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Creative Writing Story Boards

Students design their own book! Combine Crayola Texture It! Tempera Mixing Medium and Crayola Twistables® to make memorable 3-D rubbings for illustrations.

  • Grade 2
    Grade 3
    Grade 4
  • Multiple Lesson Periods
  • Directions

    1. Students draft an original story with Crayola Erasable Colored Pencils. After it has been edited, there are many more decisions to make! Students choose which characters or scenes they want to illustrate. Pick a page size for the book and make textured crayon rubbings for the background or the characters.
    2. With Crayola Scissors, students cut a recycled file folder into the same size as the book page. Sketch the characters (or the background) on the file folder. Concentrate only on the basic shapes. Leave empty spaces between them. This will become the rubbing template to make the story pages.
    3. Cover the art area with recycled newspaper. Use Crayola Texture It! Tempera Mixing Medium and paint brushes to fill the shapes. Dab the medium thickly inside the shape. Air-dry the medium overnight.
    4. Fold or cut construction paper for the inside pages of your book. Write the words that go on each page, leaving plenty of space for the illustrations.
    5. Lay the first page of the story on the rubbing template. Use Crayola Twistables® or Crayons to color over each shape. Use closely related colors within the shape to add shading and highlights. Press harder at the edges so the shapes really stand out. This crayon-rubbing technique is called frottage.
    6. Make more rubbings to illustrate all of the other pages. Vary their position, the colors, and other details so each page is unique.
    7. Finish illustrating the story pages with Crayola Pip-Squeaks Markers. Add details to the background and characters. When putting marker over crayon, it's called crayon resist.
    8. Students design covers for their book with oak tag. Hold the pages in place between the covers. Punch holes for the binding. Loop yarn through the holes and tie. Students read their books to the class, younger students, their family or friends.
  • Standards

    LA: Know and apply grade-level phonics and word analysis skills in decoding words.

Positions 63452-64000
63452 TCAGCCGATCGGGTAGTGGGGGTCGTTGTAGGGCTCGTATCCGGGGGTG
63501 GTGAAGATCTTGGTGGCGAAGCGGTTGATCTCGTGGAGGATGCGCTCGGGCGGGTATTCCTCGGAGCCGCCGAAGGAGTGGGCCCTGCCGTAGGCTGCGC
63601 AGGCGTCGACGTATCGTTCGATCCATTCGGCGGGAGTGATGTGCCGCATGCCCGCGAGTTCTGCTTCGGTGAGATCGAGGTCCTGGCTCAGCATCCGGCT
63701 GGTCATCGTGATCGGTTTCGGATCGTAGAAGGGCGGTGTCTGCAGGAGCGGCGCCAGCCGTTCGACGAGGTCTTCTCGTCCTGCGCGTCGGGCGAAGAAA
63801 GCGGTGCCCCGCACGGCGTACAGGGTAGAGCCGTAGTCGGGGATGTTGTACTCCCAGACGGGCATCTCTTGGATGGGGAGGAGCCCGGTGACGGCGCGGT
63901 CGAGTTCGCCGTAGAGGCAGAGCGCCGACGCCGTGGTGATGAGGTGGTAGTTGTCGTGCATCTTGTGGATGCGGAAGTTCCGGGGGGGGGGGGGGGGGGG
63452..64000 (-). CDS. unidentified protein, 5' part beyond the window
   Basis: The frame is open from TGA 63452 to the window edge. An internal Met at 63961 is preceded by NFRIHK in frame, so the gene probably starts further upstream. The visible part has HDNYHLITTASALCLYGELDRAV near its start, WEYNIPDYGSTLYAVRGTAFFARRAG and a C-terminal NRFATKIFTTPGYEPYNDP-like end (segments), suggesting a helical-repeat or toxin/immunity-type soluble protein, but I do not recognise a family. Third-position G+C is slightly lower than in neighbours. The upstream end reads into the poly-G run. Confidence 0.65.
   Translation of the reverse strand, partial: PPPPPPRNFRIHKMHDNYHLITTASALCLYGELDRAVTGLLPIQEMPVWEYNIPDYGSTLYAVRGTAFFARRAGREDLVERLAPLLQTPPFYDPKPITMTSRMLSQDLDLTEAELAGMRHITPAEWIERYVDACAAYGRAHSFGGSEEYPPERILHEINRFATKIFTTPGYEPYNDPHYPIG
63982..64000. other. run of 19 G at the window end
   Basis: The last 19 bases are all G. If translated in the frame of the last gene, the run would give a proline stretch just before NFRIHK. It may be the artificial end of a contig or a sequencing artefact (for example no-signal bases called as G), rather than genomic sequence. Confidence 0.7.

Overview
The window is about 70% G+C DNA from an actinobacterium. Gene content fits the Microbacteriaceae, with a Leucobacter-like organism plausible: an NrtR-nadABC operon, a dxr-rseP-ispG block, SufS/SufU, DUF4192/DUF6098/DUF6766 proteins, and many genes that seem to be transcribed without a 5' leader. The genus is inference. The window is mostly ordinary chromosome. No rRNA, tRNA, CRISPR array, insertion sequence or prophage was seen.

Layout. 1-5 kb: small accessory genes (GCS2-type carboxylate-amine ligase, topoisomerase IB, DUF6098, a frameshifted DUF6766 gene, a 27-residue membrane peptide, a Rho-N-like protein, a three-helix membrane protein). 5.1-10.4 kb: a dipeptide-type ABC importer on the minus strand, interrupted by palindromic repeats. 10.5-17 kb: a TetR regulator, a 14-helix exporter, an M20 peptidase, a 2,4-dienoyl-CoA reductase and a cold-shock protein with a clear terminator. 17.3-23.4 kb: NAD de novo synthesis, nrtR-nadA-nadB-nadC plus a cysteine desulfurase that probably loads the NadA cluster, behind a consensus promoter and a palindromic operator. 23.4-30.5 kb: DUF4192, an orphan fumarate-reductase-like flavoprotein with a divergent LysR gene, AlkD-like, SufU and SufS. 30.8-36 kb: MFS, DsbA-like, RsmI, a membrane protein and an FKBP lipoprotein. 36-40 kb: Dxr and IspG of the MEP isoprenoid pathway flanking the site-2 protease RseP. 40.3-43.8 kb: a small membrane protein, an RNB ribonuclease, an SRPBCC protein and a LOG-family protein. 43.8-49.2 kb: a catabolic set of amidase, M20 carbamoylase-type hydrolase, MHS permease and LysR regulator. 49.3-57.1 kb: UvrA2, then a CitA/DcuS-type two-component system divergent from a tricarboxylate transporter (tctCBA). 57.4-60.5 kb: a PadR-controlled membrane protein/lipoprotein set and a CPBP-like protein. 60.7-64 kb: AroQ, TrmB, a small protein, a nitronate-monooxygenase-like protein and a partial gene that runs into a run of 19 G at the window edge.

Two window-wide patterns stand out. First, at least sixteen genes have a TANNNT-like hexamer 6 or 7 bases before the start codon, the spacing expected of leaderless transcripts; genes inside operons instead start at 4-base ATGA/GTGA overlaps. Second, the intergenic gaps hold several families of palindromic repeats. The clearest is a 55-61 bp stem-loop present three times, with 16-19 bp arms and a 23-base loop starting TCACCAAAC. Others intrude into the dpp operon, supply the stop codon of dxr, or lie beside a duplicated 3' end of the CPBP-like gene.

LA: Read with sufficient accuracy and fluency to support comprehension.

    LA: Ask and answer questions to demonstrate understanding of a text, referring explicitly to the text as the basis for the answers.

    LA: With guidance and support from adults, produce writing in which the development and organization are appropriate to task and purpose.

    LA: Engage effectively in a range of collaborative discussions with diverse partners on grade level topics and texts, building on others' ideas and their own clearly.

    VA: Use different media, techniques, and processes to communicate ideas, experiences, and stories.

    VA: Use visual structures of art to communicate ideas.

  • Adaptations

    Students may choose to work independently, in teams of two, or in small groups to produce their first story and book. Once everyone has published, have students swap books and read the original stories to another classmates, discussing the story and illustrations. Have students write a comment to the author(s) about the story and its illustrations.

    The art technique used to create the story boards can be adapted to create cards, invitations, or 3-D illustrations for science, history, and other subjects.

    Arrange a time when older students can read their original stories to younger students.


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  • Creativity.
  • Capacity.
  • Collaboration.
  • Change.
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